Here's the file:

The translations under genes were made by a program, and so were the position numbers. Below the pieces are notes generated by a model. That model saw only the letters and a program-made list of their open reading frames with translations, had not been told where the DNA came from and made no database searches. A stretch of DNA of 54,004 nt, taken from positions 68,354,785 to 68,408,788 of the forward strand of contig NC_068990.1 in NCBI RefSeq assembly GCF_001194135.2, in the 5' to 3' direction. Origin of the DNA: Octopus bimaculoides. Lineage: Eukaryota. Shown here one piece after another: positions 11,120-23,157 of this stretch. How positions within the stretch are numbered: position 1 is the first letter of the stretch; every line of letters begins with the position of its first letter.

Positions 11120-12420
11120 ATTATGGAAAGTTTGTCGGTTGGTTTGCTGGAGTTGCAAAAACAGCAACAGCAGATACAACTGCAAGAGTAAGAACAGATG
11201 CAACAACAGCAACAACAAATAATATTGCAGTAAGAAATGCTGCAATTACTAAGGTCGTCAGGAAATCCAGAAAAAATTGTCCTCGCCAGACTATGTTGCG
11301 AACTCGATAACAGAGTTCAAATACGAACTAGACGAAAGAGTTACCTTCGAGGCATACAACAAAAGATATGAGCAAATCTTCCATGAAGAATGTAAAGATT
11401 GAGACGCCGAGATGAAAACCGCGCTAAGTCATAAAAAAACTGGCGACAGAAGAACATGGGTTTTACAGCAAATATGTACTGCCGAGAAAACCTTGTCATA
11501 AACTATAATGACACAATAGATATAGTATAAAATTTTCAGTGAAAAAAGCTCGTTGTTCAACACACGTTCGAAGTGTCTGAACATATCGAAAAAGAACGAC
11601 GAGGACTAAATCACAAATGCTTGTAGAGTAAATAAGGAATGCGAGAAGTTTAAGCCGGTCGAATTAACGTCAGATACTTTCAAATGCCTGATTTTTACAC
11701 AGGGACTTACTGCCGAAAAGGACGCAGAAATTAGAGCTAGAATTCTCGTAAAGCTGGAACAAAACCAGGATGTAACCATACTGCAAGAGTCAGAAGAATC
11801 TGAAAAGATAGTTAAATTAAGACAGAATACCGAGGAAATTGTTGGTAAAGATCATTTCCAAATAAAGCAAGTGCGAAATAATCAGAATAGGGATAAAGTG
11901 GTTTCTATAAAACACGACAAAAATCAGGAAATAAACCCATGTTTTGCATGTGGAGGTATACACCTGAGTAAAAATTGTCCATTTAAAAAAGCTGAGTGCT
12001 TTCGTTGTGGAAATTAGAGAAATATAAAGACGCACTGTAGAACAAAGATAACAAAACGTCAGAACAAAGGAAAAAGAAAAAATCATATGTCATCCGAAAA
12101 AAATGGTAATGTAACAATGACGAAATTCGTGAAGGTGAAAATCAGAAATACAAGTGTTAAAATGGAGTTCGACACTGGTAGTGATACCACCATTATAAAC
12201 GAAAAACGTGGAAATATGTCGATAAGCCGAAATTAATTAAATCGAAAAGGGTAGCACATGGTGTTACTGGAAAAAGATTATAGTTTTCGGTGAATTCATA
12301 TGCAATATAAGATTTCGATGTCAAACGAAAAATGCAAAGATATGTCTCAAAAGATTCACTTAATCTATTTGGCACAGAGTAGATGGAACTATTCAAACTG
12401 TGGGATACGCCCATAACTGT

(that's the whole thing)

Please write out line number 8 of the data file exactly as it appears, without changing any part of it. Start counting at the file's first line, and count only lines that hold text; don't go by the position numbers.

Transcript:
11601 GAGGACTAAATCACAAATGCTTGTAGAGTAAATAAGGAATGCGAGAAGTTTAAGCCGGTCGAATTAACGTCAGATACTTTCAAATGCCTGATTTTTACAC